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Benjamin Woodburn

Woodburn happy to let Klopp decide his Liverpool future this summer

11:59 BST 22/07/2018
Ben Woodburn, Liverpool
The young Welshman could get the opportunity to go on loan but says he is still keen to catch his manager's eye on the Reds' US tour

Ben Woodburn puffs his cheeks out and smiles. It’s Saturday afternoon in Charlotte, and it’s hot. Very hot.

Liverpool’s players have just been put through their paces in a training session at the city’s Bank of America Stadium, a 75,000-seater arena usually occupied by the Carolina Panthers NFL team. On Sunday, it will host the Reds as they take on Borussia Dortmund in their first International Champions Cup tie of the summer.

Woodburn will hope to be involved, and with Jurgen Klopp set to field two different XIs in the game he is expected to get at least 45 minutes to impress.

These could be crucial opportunities for the 18-year-old. A bright future is predicted for the Welsh international, who already has first-team games and a senior goal for club and country to reflect upon, but the short-term is less clear.

Liverpool have a dilemma over what to do with him. They would ideally like him around, but know that senior football would make a big difference to his development. Last season, Woodburn played just 52 minutes for the Reds’ first-team, though he performed with distinction at U23 and U19 level, it should be added.

He would have no shortage of suitors were he to be loaned out. A host of Championship clubs, led by Sheffield United, have made enquiries, but while Harry Wilson has left and Ryan Kent looks set to, Woodburn remains. He is on tour, with a decision over his future to be made at a later date. For now, he has a chance.

So what does the man himself make of it all?

“The manager is still thinking about what’s best for me,” he says. “I’ll agree with whatever he thinks.

“I’ll trust his decision and do what he wants me to do.”

Physically, Woodburn’s development is clear to see. He looks bulkier, stronger this summer. Klopp, a huge fan of his, has used him in each of the Reds’ pre-season games so far, as a deep-lying midfielder, as a wide attacker and as a No.10. At this age, his versatility is an asset.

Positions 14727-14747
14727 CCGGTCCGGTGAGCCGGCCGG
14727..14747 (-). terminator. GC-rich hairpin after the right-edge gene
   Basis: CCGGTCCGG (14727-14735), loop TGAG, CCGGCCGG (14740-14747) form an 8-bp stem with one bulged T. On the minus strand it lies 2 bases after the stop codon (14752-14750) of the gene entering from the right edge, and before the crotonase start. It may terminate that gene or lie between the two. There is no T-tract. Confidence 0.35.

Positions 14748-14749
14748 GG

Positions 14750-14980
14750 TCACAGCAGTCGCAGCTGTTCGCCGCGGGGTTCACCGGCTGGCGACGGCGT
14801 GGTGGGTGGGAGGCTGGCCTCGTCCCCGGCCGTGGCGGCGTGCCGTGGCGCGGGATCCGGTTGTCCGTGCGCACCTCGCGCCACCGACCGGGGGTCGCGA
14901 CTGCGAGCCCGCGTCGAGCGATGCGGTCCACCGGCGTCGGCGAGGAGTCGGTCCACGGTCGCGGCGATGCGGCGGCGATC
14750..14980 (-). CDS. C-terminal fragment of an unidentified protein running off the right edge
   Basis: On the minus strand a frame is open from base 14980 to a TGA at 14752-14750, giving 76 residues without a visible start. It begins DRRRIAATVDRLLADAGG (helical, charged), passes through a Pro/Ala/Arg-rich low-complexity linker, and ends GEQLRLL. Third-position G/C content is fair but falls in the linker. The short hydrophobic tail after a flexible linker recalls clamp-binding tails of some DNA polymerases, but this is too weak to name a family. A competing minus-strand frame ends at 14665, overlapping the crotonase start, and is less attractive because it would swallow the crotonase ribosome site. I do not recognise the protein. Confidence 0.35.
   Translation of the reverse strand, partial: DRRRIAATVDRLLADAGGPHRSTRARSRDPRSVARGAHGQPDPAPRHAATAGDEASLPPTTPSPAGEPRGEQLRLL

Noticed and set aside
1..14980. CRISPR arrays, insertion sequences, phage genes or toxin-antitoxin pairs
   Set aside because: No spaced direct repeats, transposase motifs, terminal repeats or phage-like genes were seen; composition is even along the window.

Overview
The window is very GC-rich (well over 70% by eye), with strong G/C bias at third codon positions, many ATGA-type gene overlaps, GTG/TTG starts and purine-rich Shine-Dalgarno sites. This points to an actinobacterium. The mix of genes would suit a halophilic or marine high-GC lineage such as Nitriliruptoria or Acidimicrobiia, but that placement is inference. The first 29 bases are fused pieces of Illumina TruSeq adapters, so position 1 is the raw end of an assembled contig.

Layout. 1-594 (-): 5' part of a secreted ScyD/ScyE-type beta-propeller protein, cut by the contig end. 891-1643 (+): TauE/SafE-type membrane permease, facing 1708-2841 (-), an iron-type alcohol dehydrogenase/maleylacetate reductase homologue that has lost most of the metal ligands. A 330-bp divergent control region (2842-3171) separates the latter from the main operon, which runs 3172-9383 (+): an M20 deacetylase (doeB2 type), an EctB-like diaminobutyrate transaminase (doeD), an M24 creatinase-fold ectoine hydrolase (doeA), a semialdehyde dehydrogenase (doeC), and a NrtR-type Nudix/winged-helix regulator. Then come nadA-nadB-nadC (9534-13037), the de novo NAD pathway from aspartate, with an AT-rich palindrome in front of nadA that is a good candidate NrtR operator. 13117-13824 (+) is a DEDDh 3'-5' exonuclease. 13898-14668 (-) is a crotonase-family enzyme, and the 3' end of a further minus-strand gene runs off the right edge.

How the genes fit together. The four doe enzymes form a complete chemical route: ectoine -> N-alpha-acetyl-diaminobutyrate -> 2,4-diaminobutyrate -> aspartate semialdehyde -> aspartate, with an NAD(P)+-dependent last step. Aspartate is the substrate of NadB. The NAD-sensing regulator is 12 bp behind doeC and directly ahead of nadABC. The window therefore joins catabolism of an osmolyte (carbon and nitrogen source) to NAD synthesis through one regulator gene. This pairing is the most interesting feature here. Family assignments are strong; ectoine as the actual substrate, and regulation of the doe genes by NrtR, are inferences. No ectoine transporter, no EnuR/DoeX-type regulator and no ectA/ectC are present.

“I think when you’re young playing lots of different positions is going to help,” Woodburn says.

“Obviously there will be a stage where I need to think about which position I do want to play. I think that will come in the next few years. It hasn’t yet!

“I’ve grown up a bit in the past few seasons, but I’ve been doing a lot of stuff in the gym with the lads and it’s definitely filled me out and I feel a lot bigger and like I have more of a presence as a player.”

Woodburn has a reputation, which followed from Liverpool’s Academy, as a level-headed but deeply competitive character, the kind who hates losing as much as he loves winning, and who loves being out on the field.

It must have been hard, then, to sit on the sidelines last season – particularly while Trent Alexander-Arnold, one of his closest friends, played such a starring role for the senior side.

“I think it will improve me as a player,” he insists. “I think training with all the players that we have made me a better player.

“Even though I didn’t get too much game time, I think the experiences I got with the Champions League was definitely a good thing for me.”

One of those experiences sticks in the memory. It involved Woodburn, Alexander-Arnold and Curtis Jones, another prodigiously talented teenager from the Academy, celebrating with fans after the Champions League semi-final, second leg in Rome. The videos, posted on Woodburn’s social media accounts, provide memories to last a lifetime.

“The fans last year were unbelievable and they helped the team a lot to get to the final,” Woodburn smiles. “That day in Rome was crazy - I’ve never experienced anything like it!

“It was good to see Trent play in the game and he did well. But afterwards it was just… crazy!”

Woodburn is smiling as he remembers, and he does so again when he is asked about Pep Lijnders, who returned to Klopp’s coaching staff this summer after a five-month spell away from the club at NEC Nijmegen.

Lijnders has been a big influence on Woodburn. He was the first person to alert Klopp to his talents, having previously worked with him at U16 level. His return to the club can only be a good thing for the lad from Tarporley, near Chester.

“Definitely,” Woodburn says. “He was the link to the first team when I was at the academy. That season we had with him as coach at U16 level, he’s stayed the same and he’s helped me a lot.

“He’s so enthusiastic and his football brain is crazy. He knows so much about football that I think none of the players now even know. You can see on the pitch how much he wants to be there and I think it pays off and shows with the squad on the pitch.”

For now, then, Woodburn’s task is simple; to show Klopp he is developing, to do the simple things well and to continue to grow as a player. That may happen away from Anfield this season, but in the next week, with games against Dortmund, Manchester City and Manchester United to come, there will be high-profile opportunities for this gifted youngster.

“Every game is a chance to impress the manager,” he says. “And especially against top teams like Dortmund, United and City. It will be a good test.”